Sometimes life provides a second chance. For Obamacare, that second chance is now.
We’ll soon learn whether the Affordable Care Act is capable of achieving near universal healthcare coverage at an affordable price—the promise made in 2010. President Joe Biden has reopened enrollment on the exchanges and ordered an immediate review of all policies inhibiting sign-ups. He’s rolling back Medicaid work requirements begun under the previous administration and giving the 12 laggard states new incentives to expand their programs.
The administration’s COVID-19 relief package includes more generous subsidies for purchasing individual plans. It eliminates premiums for anyone earning less than 150% of poverty and reduces premiums for those earning up to 400%. In a new twist, it caps them at 8.79% of income for everyone. The legislation also provides new subsidies to help people stay on their employer plans if laid off during the pandemic.
There’s a lot riding on the success of these initiatives. The healthcare establishment and the business community want to see Obamacare succeed. They see it as the best way of serving the nation’s 30 million uninsured.
Their overall goal is preserving what we have now: a fragmented health insurance system with variable pricing and three tiers of coverage (one for the old, one for the poor, and one for the privately insured) and multiple options in each tier. This unnecessarily complex and fragmented system winds up offering different coverage to the same individual at different stages of life, while, perversely, offering different coverage to similarly situated individuals within each stage of life.
When pressed, that is what Americans seem to prefer. A Pew Research Center survey released last fall showed 26% of Americans backed a mixed government and private insurance system. Add in the 30% who only want government to provide Medicare and Medicaid and the 6% who want no government involvement in healthcare at all, and the anti-single payer constituency outnumbers those backing Medicare for All by a wide margin.
The Congressional Budget Office says expanding Obamacare subsidies through 2023 has a 10-year cost of $54 billion and only adds 2.5 million more people to the ranks of the insured. That won’t bring the U.S. anywhere near universal coverage.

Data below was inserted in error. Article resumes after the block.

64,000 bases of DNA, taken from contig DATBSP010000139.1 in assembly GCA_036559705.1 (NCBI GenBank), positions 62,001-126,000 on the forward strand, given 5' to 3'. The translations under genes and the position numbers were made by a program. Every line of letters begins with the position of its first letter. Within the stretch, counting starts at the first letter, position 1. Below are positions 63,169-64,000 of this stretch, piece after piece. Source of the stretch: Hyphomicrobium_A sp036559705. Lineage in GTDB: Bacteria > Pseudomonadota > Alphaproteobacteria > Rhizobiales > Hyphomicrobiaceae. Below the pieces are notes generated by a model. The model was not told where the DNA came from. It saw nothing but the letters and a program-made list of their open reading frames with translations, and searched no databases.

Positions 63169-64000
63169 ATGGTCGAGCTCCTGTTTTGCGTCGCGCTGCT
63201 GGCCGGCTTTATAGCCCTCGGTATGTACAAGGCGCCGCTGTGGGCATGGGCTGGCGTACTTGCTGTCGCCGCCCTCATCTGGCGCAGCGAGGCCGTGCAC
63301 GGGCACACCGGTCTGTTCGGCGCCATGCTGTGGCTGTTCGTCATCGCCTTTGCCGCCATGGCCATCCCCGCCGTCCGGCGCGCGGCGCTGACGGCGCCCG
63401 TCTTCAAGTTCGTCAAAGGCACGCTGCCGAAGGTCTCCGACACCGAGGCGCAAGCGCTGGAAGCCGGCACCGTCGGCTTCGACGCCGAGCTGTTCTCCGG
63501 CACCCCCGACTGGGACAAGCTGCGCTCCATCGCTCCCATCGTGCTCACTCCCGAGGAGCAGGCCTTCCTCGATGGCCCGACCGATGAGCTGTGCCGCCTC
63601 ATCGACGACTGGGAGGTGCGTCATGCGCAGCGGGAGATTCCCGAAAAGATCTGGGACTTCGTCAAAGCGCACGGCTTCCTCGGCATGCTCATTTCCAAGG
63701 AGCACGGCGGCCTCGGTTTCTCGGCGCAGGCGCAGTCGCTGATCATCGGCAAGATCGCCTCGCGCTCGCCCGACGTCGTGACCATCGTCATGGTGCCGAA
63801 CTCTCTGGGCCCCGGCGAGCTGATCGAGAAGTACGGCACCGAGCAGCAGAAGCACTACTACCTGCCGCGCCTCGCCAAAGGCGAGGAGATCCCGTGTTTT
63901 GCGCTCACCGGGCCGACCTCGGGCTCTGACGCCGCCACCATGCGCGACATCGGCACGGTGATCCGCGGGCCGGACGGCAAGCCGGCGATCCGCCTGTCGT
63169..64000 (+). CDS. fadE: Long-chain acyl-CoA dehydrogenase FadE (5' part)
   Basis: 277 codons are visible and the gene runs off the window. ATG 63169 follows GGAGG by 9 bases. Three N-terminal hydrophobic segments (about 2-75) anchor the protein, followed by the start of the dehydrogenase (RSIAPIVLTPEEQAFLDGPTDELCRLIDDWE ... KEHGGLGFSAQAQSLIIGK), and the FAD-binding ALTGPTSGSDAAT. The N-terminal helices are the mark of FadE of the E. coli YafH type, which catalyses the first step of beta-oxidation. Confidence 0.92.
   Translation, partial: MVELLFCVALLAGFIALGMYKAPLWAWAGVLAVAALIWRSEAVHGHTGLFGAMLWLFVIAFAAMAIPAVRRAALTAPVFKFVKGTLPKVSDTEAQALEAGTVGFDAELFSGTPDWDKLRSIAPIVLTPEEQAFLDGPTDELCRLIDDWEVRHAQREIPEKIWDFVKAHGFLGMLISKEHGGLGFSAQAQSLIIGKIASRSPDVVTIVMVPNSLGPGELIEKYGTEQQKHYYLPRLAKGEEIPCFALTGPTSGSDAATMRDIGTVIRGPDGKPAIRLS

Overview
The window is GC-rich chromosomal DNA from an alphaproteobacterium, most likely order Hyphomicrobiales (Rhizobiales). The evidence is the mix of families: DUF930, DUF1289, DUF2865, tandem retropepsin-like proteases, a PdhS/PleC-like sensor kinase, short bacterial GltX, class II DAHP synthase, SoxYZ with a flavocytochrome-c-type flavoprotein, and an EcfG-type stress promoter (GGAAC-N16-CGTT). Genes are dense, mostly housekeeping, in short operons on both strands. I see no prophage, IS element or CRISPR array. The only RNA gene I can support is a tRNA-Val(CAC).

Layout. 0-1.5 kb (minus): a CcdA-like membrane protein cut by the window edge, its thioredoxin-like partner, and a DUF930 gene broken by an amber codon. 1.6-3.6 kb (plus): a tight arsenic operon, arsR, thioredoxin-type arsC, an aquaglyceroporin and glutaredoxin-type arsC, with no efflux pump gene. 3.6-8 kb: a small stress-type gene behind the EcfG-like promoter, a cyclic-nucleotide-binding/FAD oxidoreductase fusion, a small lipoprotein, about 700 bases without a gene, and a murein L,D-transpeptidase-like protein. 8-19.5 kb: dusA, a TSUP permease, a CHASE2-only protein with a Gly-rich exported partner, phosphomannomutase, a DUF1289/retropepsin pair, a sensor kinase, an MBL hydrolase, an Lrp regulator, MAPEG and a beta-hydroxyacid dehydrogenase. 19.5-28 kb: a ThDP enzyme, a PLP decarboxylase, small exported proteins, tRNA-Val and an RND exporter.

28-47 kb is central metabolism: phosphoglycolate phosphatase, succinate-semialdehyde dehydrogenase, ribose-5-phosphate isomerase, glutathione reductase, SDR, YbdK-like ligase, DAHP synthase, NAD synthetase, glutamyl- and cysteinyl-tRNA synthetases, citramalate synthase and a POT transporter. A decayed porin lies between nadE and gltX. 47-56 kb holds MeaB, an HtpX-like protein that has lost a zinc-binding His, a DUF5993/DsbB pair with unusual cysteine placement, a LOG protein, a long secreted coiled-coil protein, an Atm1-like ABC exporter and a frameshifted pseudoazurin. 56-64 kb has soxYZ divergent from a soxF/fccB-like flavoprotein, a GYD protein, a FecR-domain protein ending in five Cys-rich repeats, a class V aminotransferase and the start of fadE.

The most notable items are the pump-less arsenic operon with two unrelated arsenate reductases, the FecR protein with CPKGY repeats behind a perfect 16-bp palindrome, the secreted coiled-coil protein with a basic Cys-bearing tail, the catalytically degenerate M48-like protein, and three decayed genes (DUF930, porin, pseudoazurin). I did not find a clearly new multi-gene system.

Nor will it deal with the public’s No. 1 issue, which is the high cost of premiums and co-pays in their private insurance plans. Those have been going up 4% to 5% every year while wages and salaries rise an average of just 2%. That’s a recipe for constant disillusionment and builds support for more radical solutions.
The only way to make healthcare insurance affordable is to bring down the total cost of care. That will require controlling drug, hospital and physician prices, and imposing strict limits on insurers’ profits and overhead.
Needless to say, Congress is unlikely to act decisively on any of those fronts anytime soon. Therefore, we can expect to see continued fights over Medicare for All, the public option, or, with another swing of the political pendulum, conservative alternatives like skinny, high-deductible or short-term plans.
Unless. The only way to avoid those fights and get to near universal enrollment is to make Obamacare plans—and all employer-based plans—truly affordable for individuals and families. How? Make the new subsidies in the relief bill permanent and far more generous.
Congress needs to place a permanent cap on the amount anyone has to pay out-of-pocket in premiums and co-pays. It should be set at a fixed percentage of total income and fall to zero when people are out of work or stuck in low-wage jobs. Legislators should apply the same rule to employer-based plans.
Costly? On the front end, yes. But Congress will then have a powerful incentive to end this nation’s cost-of-care crisis by getting all the players in a room to hammer out a new, value-based reimbursement system. Let’s put an end to making patients pay for the market’s failure.